A volunteering story by: Jeremy Tecktiel

At the cleanup sites, the passion for the work is contagious, and humor creates an upbeat atmosphere — something he knows is necessary for the work that they do. His team uses skits, mock motivational speeches and music to get the volunteers amped up, and sometimes they might find themselves doing a little karaoke on their DJ boat.
Teams also compete to see who can find the “best” garbage — a poker-like game in which two bowling balls tops three refrigerators and a message in a bottle trumps everything. “Picking up garbage, it’s tough, miserable and hot. We try to make it fun,” he said. At the end of the day, the volunteers head back to shore and make a human chain to bring the day’s haul onto the barge and sort it out. Close to 90% of what they recover is recycled; Thomas says the rest gets disposed of properly. For the past three years, Stephen has been with a group that has visited Memphis, Tennessee, each spring to help clean up a harbor on the Mississippi River where the waters are thick with debris. During their most recent visit, they collected more than 120,000 pounds of garbage in 14 working days. In addition to the river cleanup, Thomas has helped Living Lands and Waters with their newly launched initiative, a floating classroom barge, where his staff educates high school students and teachers about the damages of pollution on river ecosystems. And in 2007, the nonprofit implemented a program to plant 1 million trees along river shorelines to protect and restore the natural environment. The group is halfway to its goal. Thomas says the nonprofit he volunteered for has already held more than 700 cleanups on 23 rivers, but he says that he’s just getting started.

The Inspiration

When Stephen Thomas read about an organization that, in the past 15 years, has helped pull more than 67,000 tires from the Mississippi River and other waterways across the United State, as well as helped retrieve 218 washing machines, 19 tractors, 12 hot tubs, four pianos and almost 1,000 refrigerators, he knew this was an organization that he wanted to help get involved in. “I couldn’t believe what they retrieved from the river, it shocked and disgusted me and I wanted to help in whatever way possible.” “People intentionally dumped (these) in the river and also littered. Even 100 miles away, (trash) will find its way into a creek or a storm drain and into, ultimately, the Mississippi River.” “The garbage got into the water one piece at a time and that’s the only way it’s going to come out.” Living Lands and Waters started about 15 years ago and to date, about 70,000 volunteers have joined his crusade, helping him collect more than 7 million pounds of debris through his nonprofit, Living Lands & Waters. He believes that volunteers get a huge sense of accomplishment from seeing the garbage piled up at the end of the cleanup, and he considers that just as important as the amount of trash they help collect. “At the end of a day, we actually feel like we came a little bit closer to saving the world. When we see the mound of garbage, we get a great sense of pride in our world.”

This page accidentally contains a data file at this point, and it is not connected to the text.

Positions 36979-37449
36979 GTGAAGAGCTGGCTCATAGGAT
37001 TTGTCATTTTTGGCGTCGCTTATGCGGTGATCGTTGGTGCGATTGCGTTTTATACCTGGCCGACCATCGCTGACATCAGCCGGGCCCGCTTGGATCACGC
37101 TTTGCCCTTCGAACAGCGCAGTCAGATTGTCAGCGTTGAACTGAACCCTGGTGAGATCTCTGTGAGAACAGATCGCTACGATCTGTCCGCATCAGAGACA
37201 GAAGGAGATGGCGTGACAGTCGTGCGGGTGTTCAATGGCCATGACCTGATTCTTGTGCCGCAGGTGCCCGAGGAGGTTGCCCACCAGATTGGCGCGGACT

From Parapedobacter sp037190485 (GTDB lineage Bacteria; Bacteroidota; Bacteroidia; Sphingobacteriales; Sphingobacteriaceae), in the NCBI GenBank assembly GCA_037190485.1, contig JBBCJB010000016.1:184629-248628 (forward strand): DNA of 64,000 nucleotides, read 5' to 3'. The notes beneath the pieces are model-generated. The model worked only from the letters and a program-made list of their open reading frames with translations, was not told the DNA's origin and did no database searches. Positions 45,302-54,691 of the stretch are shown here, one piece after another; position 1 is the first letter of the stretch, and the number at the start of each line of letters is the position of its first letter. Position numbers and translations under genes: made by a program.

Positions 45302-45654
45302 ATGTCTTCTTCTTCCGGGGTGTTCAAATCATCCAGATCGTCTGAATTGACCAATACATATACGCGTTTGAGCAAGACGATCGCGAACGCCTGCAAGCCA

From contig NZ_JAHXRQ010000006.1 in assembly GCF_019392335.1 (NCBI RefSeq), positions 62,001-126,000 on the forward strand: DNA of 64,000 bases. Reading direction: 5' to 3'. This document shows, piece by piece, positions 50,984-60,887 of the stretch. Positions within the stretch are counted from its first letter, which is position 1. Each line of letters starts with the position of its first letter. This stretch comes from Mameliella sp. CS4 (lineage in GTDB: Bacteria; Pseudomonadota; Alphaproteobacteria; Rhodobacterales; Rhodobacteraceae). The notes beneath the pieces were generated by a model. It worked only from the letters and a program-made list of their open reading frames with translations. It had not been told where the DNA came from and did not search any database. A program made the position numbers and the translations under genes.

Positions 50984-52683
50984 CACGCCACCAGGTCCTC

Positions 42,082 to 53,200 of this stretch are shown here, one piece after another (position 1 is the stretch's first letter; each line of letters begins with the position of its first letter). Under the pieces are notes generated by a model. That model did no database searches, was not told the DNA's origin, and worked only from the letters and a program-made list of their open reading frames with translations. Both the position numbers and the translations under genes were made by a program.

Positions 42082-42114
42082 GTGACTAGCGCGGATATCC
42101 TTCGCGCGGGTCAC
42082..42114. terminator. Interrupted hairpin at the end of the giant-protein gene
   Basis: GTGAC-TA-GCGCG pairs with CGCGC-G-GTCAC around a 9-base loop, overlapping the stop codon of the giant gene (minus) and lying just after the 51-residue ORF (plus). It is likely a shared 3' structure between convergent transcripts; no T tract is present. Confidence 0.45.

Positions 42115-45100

The Aha! moment…

Thomas said he learned an incredible amount from his experiences. He learned firsthand truly how careless most people are. They dump their garbage when they think no on is looking and they assume it will become somebody else’s problem, when it fact, it is everyone’s problem. “The garbage you throw away doesn’t just disappear. Most people choose not to think about where it goes, and I grant that it is much easier to not think about it. Out of sight, out of mind. But this is the health of our world, our country at stake here. If everyone just became a little bit more conscientious about where they throw their garbage, we could make our world a much cleaner, and by that, a much better place.” Ultimately, Stephen says, his message is about much more than cleaning rivers. He believes his story is proof that anyone can make a difference: “If I had one thing to say, it wouldn’t even be about rivers necessarily. It would be about finding (a) cause that’s dear to you and taking action. Change is slow, like a barge or train, (but) once it builds momentum, it’s hard to stop.”

To summarize it in three words…

  • clean, pure, nature

Why should you do this

I recommend it to everyone. One day can come a little bit closer to making our world a better place.

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